Documentation is important.
However, many mature projects have part-time or overworked staff, or are built of a loose collection of volunteers. Whatever the case may be, there are times when documentation is old and broken, or poorly-designed and hard to use.
This document goes over some basic ideas for creating a new "better" project.
Do note that such a project is just as vulnerable as all of those old ones. Community participation is by far the most important element.
It was Aug 2009 when I wrote I've put in my 10,000 hours. Rather than updating that post, I'll save it for history and completely rewrite it.
A long time ago, Malcolm Gladwell was on The Hour, and he talked about his "10,000-Hour Rule" from his book Outliers. When I saw that interview, I realized I've put in my 10,000 hours on a couple of topics now.
However, when I now think back on it, I see a big difference between the "expertise" 10,000 hours of intuitive interest, versus 10,000 hours of practice with a learned skill.
(I'll return to update this topic as my attempts continue)
The infoAnarchy wiki was a notable resource for Peer-to-peer software and other information.
Most of the major contributors and administrators had left a long time ago.
It had been down for a very long time. Erik Möller aka Eloquence left it to die long before this downtime.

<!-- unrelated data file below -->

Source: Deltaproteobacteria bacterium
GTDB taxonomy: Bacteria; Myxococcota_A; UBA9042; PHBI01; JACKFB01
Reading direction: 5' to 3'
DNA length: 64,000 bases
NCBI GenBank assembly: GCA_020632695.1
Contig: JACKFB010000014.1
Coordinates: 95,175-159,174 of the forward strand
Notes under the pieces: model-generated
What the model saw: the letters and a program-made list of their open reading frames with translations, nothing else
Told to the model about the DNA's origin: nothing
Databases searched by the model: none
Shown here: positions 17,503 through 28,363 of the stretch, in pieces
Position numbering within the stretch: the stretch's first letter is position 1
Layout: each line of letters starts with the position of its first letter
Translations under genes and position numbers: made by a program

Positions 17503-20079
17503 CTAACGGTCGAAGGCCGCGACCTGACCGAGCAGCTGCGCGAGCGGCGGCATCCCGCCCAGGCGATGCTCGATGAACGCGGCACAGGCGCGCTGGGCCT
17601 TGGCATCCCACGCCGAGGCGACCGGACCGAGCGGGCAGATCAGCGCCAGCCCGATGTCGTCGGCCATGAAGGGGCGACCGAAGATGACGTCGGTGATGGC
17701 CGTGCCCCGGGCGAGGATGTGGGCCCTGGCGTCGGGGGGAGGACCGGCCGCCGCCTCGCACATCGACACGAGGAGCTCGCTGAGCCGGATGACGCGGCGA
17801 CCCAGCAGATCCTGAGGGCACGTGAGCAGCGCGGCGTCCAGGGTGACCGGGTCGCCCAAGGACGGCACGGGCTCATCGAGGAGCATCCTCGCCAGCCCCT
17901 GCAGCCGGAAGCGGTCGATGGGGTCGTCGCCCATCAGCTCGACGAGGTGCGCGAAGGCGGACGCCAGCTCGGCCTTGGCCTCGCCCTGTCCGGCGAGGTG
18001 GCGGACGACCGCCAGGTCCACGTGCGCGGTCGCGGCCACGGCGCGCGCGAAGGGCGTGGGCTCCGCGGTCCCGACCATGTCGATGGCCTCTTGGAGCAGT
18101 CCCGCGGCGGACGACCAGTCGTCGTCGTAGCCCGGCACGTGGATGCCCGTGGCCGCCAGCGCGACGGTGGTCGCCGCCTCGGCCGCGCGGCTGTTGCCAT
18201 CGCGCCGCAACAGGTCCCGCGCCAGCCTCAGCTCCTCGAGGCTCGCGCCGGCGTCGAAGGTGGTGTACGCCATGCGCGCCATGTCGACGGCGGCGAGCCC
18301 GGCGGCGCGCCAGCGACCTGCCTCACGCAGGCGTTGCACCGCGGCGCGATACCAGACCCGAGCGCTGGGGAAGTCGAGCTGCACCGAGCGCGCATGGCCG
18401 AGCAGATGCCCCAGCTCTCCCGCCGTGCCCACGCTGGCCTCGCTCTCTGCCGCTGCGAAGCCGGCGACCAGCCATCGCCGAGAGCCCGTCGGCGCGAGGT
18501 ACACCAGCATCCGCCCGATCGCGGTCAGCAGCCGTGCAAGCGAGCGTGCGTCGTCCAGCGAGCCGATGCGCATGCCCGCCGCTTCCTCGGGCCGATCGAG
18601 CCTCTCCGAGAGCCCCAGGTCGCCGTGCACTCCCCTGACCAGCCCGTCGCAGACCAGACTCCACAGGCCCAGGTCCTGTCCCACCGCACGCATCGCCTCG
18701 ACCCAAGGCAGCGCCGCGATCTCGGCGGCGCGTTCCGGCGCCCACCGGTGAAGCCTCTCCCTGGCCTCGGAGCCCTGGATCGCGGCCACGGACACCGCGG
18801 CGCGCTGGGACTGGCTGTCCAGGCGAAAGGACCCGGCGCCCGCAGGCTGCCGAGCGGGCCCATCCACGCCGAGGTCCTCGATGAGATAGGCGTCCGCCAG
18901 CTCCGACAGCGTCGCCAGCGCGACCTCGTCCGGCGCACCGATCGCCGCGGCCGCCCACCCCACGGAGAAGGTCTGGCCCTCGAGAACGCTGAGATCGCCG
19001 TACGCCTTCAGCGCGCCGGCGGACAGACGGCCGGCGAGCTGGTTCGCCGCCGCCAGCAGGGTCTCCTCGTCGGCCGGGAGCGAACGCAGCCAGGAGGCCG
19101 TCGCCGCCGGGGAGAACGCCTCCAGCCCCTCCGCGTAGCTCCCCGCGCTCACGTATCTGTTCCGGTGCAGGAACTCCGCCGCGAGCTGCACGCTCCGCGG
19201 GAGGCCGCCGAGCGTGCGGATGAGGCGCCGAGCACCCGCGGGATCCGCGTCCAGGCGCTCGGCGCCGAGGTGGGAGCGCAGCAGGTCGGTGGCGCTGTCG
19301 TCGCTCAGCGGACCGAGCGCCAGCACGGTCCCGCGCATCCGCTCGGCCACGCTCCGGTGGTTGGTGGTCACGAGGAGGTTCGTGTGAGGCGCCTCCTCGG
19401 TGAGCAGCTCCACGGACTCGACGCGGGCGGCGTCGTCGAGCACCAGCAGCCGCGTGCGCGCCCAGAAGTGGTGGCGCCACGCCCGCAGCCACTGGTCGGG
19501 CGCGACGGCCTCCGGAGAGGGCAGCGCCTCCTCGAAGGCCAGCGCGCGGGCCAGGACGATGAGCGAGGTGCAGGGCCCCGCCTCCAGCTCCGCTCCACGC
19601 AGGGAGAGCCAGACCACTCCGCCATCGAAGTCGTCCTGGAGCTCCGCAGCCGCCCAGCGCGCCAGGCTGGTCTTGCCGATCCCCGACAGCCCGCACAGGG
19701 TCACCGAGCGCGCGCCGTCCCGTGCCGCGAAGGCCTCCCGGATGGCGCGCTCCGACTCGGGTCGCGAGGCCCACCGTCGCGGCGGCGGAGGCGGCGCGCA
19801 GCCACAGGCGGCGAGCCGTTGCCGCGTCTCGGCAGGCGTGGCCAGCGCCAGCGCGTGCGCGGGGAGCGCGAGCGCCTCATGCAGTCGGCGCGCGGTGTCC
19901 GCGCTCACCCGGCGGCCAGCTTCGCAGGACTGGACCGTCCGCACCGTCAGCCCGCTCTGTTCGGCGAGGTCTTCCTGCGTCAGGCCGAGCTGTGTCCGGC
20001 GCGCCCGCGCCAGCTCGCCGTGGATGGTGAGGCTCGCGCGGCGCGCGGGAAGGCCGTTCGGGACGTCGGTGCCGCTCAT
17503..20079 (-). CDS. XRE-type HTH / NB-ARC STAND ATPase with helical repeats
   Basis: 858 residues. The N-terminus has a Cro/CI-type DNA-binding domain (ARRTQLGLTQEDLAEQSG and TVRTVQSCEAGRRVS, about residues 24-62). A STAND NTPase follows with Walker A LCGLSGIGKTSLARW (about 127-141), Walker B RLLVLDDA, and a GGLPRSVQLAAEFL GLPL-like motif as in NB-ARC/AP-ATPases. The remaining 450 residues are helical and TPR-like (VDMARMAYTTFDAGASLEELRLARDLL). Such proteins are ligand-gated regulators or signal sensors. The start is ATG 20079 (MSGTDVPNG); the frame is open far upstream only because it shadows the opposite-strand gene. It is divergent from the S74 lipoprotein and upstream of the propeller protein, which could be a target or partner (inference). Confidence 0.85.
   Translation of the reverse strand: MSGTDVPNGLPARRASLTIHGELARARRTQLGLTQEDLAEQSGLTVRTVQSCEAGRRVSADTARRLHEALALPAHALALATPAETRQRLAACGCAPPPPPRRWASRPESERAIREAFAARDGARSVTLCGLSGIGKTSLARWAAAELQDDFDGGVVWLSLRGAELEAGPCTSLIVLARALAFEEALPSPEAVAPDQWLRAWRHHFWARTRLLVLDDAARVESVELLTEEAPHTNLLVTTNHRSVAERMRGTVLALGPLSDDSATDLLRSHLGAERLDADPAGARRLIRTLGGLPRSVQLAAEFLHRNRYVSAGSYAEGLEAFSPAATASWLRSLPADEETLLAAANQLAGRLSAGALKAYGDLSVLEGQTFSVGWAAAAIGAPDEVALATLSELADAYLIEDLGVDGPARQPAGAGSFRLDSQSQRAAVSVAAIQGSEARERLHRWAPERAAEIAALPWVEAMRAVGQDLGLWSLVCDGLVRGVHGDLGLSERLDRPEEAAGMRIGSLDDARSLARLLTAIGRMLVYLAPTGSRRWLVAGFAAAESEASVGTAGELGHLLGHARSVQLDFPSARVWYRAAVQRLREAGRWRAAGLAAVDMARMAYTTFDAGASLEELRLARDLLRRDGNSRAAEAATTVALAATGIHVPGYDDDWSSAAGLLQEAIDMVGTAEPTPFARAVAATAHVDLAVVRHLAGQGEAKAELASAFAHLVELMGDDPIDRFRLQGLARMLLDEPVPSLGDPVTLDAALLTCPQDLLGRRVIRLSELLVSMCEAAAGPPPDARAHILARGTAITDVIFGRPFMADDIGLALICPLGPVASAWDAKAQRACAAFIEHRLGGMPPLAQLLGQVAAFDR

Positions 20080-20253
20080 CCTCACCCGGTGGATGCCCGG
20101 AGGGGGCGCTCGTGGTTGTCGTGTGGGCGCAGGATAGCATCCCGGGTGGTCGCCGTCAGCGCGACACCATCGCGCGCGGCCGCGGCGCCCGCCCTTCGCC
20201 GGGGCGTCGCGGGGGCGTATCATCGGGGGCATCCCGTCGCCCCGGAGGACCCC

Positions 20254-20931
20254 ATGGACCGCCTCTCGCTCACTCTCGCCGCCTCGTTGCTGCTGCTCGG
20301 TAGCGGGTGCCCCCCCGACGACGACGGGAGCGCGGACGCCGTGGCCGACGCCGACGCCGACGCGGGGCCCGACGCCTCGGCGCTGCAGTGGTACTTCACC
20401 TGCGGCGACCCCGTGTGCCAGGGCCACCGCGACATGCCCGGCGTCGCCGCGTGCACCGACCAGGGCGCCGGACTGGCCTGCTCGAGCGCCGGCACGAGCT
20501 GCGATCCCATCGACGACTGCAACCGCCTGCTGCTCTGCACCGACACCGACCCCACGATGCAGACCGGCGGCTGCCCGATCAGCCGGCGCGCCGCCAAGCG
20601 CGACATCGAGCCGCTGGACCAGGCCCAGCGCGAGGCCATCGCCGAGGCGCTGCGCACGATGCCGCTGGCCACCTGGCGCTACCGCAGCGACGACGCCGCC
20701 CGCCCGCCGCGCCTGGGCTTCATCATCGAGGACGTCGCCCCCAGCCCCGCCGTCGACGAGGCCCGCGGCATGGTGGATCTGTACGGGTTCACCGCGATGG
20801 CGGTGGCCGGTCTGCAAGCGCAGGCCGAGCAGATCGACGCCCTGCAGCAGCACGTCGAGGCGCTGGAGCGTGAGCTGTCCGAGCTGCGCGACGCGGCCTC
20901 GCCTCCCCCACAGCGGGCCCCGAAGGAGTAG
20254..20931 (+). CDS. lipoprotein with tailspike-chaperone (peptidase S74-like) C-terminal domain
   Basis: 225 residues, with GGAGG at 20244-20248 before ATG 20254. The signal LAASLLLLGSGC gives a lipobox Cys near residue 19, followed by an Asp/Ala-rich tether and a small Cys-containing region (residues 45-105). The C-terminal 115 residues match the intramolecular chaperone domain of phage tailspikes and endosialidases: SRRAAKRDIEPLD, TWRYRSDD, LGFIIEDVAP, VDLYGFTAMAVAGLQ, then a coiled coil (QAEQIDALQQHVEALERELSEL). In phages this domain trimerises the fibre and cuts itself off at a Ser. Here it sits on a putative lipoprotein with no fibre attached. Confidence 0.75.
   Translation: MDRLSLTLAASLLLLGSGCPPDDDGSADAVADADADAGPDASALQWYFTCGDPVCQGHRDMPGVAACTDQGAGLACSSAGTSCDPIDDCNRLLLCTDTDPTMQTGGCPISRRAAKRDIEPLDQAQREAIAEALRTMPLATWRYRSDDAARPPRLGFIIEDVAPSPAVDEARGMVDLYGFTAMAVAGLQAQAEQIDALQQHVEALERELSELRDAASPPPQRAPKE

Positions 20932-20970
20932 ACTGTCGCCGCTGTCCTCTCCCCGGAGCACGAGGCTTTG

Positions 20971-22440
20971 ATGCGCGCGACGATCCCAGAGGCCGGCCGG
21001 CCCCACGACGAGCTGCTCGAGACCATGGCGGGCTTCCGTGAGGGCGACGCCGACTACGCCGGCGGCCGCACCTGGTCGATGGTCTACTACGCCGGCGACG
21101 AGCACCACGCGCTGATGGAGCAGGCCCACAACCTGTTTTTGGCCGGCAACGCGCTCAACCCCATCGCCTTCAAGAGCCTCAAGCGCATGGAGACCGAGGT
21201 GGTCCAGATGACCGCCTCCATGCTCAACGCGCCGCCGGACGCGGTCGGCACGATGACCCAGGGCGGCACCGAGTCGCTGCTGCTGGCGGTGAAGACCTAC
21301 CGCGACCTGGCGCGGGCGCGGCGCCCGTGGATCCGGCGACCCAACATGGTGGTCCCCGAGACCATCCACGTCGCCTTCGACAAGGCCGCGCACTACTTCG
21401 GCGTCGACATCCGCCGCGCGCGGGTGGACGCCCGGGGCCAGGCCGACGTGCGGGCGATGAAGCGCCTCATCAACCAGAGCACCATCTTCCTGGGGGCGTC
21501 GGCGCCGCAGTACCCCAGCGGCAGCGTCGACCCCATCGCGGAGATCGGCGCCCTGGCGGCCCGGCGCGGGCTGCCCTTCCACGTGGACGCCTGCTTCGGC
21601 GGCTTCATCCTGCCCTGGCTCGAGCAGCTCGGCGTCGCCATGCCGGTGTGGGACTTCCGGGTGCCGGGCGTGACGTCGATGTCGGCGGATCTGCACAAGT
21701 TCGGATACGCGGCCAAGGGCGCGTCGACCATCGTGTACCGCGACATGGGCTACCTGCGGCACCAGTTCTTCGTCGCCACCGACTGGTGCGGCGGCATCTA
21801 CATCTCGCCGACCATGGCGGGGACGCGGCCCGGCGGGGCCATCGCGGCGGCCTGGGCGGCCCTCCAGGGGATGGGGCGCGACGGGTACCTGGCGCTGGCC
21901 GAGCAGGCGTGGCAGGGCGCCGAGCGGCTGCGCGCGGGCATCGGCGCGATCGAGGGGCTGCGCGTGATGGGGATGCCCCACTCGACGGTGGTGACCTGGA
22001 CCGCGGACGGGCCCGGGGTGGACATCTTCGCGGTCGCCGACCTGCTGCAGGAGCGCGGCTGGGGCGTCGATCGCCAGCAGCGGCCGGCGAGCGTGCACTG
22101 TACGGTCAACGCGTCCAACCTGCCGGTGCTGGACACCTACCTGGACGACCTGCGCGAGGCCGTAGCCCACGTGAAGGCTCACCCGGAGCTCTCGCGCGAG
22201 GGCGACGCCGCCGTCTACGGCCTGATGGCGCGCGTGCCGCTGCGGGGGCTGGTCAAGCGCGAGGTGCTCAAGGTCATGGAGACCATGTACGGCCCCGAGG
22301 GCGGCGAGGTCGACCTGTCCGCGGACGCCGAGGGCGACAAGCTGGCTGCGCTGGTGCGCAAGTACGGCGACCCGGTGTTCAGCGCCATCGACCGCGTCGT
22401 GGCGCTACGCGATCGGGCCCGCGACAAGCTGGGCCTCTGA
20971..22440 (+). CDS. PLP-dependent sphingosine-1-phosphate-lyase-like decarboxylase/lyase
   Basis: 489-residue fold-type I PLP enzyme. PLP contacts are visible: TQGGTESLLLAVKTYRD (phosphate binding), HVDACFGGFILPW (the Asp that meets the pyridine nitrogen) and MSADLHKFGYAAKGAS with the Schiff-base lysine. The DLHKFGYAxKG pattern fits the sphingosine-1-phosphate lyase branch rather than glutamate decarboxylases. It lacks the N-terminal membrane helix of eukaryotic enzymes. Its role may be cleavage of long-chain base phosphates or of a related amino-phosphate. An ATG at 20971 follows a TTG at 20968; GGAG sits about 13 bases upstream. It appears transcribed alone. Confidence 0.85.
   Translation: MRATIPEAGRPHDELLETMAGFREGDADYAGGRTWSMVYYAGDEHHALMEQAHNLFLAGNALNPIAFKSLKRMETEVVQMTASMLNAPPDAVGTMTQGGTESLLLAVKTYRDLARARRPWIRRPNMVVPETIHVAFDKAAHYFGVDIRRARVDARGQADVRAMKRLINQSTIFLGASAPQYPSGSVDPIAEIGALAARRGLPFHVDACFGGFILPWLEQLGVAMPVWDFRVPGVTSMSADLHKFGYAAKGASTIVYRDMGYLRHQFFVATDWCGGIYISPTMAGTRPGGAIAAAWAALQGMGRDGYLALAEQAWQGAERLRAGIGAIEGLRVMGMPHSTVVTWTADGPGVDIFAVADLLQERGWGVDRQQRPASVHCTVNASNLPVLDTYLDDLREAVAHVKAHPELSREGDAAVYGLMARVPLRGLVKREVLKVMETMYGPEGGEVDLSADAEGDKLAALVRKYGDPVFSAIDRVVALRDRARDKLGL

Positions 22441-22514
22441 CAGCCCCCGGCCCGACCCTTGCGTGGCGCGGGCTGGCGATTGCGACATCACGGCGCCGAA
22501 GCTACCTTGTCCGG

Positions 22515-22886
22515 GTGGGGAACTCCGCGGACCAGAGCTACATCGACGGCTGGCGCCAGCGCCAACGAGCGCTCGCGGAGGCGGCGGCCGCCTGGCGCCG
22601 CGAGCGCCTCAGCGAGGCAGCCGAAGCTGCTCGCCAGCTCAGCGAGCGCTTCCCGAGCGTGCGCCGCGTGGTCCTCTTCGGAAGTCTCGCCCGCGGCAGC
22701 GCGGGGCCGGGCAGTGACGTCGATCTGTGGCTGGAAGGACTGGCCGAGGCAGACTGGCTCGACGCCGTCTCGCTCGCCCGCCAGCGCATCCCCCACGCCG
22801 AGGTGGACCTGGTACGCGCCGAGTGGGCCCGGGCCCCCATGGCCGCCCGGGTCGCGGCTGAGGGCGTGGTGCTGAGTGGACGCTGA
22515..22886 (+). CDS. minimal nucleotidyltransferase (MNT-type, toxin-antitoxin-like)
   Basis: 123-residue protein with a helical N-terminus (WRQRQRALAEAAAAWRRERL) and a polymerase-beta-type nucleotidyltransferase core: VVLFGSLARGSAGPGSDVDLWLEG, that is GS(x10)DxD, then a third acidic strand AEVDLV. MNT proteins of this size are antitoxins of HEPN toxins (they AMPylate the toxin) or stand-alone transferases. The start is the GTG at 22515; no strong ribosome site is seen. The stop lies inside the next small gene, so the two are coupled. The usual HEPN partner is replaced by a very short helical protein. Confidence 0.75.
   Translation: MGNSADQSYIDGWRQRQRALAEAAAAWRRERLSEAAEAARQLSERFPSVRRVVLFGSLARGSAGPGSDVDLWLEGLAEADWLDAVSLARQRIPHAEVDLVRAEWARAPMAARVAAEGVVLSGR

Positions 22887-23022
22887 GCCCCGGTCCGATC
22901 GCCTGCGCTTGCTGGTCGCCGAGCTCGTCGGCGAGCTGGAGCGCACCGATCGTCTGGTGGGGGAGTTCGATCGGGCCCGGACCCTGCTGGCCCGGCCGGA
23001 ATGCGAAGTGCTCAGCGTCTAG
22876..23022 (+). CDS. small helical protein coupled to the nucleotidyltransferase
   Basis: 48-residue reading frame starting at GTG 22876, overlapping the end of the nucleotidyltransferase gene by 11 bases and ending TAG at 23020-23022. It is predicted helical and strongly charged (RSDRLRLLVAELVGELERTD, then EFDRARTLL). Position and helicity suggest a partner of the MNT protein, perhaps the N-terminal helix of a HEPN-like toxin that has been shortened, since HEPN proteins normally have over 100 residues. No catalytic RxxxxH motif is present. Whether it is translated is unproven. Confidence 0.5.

I noticed it's been restored, but the database has been locked due to spam concerns.
Those spam concerns exist, of course, because it's MediaWiki install hasn't been updated and basic precautions haven't been taken. Because it's been left to die. Well at least some time was taken to get this version of things running.
There is a shitty mirror, but shitty mirror is shitty so I want to archive infoAnarchy before it's gone for good.
Ok, so I haven't been writing here at all. Why? Well because I have too many different "systems" out there which each get a piece of my attention. So sometimes one of those systems suffers.
I do actually have 40-50 people a day who read something within this blog. While that isn't the quarter million a month from the good old days it's still some people who might care. Or not, I don't actually know. There's no real social aspect to blogging like it seems to exist elsewhere. Well that's something I'll ponder over sometime later. I'm antisocial anyways, so it's low priority.
So seeing as there is at least "some value" in this place, I really should be thinking about it more often. So that's why I'm back and why I'm writing this.
I suppose I may as well do one of my huge essay pieces, since there is just so much background which would need to be understood for a reader to actually "get" what I'm going to try to get across.
Hobby software being what it is, there is no centralized place to have documentation. Everyone turns to search engines, which means that user-contributed documentation can go anywhere online.. and it doesn't matter where.